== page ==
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The World Will Not Mourn the Decline of U.S. Hegemony


#21

I agreed with the entirety of the article except that part I quoted.

That rationale is absurd.

I counter his contention, his rationale, very common from that alt-left perspective that Trump is somehow a benefit to disrupting the march of Empire.

Trump represents the kind of autocrat, the kind of monster such Empire needs to up the ante of violence abroad, AND repression at home.

Thanks for your thoughts.

I didn’t assert that he thought the Trump Administration was “good” in the general sense. I was addressing his “perhaps preferable” notion based on his opinion that a Trump Administration would somehow hasten the downfall of Empire. So perhaps I should have parsed “good” with “perhaps”.

Again, I think that rationale that Trump represents anything other than a ramping up of Empire abroad and at home, is completely bogus.

Some on the alt-left argued for months that Trump would represent just that, the unmasking of Empire and that somehow that would hasten it’s collapse.

It was a notion of folly then, and is so now.


#22

Yeah, maybe you’re right Yunzer: US imperialism really is not so bad. The millions of dead through every decade since WWII - a price worth paying?


#23

I never said it is not to bad, but it has little relevance to the proximate causes of the humanitarian outrages of the past couple years. Even Israel would continue to commit 90 percent of all the ongoing crimes it is currently committing if US support stopped.

And why this strange “but US imperialism is worse” argument? Sure, if the USA stages a nuclear strike on N. Korea it will quickly outdo Assad’s crimes. But that hasn’t happened yet. Right now, my concerns are with my Syrian friends and the proximate causes of that. By the way, this story about “The US armed terrorists to overthrow the ‘legitimate’ government of Syria” is a myth. And to call the Assad regime “legitimate” is morally nauseating. You know that, right?

https://www.democracynow.org/2018/2/22/a_monstrous_campaign_of_annihilation_death.


#24

Great, so let’s go overthrow it!

Your disingenuousness is just dripping.


#25

No, let the Syrian and Kurdish people overthrow it. But if the US lent some effective help. I really could not get too indignant about it - once they overthrow Assad, they can tell the US: “Farewell, and thanks for all the guns - you can leave now.”

And as one with anarcho-syndicalist sympathies, the “legitimacy” of even the “nicest” governments are dubious.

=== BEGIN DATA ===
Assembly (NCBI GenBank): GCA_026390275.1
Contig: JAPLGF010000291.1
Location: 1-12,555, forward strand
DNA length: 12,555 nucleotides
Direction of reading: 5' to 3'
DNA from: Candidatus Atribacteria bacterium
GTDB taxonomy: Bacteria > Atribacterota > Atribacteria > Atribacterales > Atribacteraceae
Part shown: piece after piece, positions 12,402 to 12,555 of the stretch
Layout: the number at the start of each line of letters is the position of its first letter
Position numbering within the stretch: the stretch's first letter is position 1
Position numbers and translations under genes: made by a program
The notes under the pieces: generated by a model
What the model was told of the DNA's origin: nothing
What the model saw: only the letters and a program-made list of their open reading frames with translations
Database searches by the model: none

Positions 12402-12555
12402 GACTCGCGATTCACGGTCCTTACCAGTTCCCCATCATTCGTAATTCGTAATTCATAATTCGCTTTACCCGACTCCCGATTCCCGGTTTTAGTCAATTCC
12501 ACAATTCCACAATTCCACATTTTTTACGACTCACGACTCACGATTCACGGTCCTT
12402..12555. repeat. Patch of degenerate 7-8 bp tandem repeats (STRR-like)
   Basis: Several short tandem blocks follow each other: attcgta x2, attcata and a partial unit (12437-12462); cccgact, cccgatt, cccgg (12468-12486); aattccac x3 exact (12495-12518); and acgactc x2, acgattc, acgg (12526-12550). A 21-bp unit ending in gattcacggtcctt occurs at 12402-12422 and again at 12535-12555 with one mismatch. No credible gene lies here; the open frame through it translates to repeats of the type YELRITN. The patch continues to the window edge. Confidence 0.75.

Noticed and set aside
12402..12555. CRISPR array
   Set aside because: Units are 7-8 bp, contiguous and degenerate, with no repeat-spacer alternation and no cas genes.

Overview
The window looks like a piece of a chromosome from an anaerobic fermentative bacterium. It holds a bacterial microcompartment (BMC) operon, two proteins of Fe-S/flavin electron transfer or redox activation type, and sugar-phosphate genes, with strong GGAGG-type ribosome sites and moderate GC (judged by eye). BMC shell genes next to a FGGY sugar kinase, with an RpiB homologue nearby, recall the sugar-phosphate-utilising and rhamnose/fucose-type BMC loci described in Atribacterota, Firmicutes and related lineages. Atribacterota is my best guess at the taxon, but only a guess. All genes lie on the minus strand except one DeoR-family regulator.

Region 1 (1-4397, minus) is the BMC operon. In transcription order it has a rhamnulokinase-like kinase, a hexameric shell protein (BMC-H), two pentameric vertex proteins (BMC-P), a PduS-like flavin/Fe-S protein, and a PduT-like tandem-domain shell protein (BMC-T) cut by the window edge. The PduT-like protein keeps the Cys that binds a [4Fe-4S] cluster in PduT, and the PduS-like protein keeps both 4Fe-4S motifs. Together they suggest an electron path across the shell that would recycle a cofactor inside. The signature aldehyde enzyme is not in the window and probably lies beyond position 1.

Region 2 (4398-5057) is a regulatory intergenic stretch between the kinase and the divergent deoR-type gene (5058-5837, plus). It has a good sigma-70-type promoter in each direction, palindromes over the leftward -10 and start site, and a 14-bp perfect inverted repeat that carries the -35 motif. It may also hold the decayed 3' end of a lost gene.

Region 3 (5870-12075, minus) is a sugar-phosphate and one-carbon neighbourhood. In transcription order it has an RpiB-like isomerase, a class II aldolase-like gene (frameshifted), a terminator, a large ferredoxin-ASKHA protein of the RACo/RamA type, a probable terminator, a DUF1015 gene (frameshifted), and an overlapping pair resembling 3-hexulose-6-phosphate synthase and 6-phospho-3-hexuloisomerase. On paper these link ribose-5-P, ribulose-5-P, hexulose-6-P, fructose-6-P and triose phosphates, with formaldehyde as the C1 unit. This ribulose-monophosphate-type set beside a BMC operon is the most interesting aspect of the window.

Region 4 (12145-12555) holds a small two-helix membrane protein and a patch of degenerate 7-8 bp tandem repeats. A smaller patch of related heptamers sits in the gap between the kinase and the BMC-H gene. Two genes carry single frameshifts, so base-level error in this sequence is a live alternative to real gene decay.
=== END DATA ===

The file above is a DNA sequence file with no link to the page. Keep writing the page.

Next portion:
Why are you dehumanizing Syrians into helpless puppy dogs have or had no agency in this struggle?

If you have not already, please listen to the Democracy Now segment today.


#26

Riight. Russia and China have a history of invading countries and overthrowing governments.

I have been following your comments here for some time and you seem to buy so much of the propaganda that the PTB have been feeding us for so long.

The democrats are not our friends and if they get control of congress again they will do just what they did in 2006 when Pelosi told us that she would roll back the Bush abuses if we gave them control of the house. We did, she didn’t. Then there’s that time when they held all three branches of government and Obama had a huge mandate. What did they do then? Protected the banks and passed a republican health “insurance” bill. Not single payer as Obama ran on.

This country has been the biggest terrorist organization since it signed the Monroe doctrine. Obama spent his entire tenure at war. There is no end in sight.


#27

It’s an old argument, that “things have to get worse before they get better.” (It’s in AA too, where you’ll hear people say “You have to hit bottom first.”) Taylor Caldwell wrote a novel decades ago based on this argument being more or less a scientific political theory, with a “hero protagonist” who serves as harsh dictator of the USA specifically to engender an uprising of successful popular resistance to overthrow the regime and restore freedom.

It’s bad theory, for a lot of reasons. And i think Street merely nods toward this theory. (To my mind, the Marxist “scientific” materialist assertion of the “inevitable triumph of the working class” is similarly bad theory.) For one thing, it is generally people in privileged sectors who make such assertions, not people suffering on the front lines of present horror.

i also think – (both in the present case and in the “scientific materialist” case) – one of the motivations for this theory is that people want to believe something good might come of the horror. It’s desperate emotional consolation, to believe that at some point things will get so bad that people will finally wake up and take successful action to stop the horror.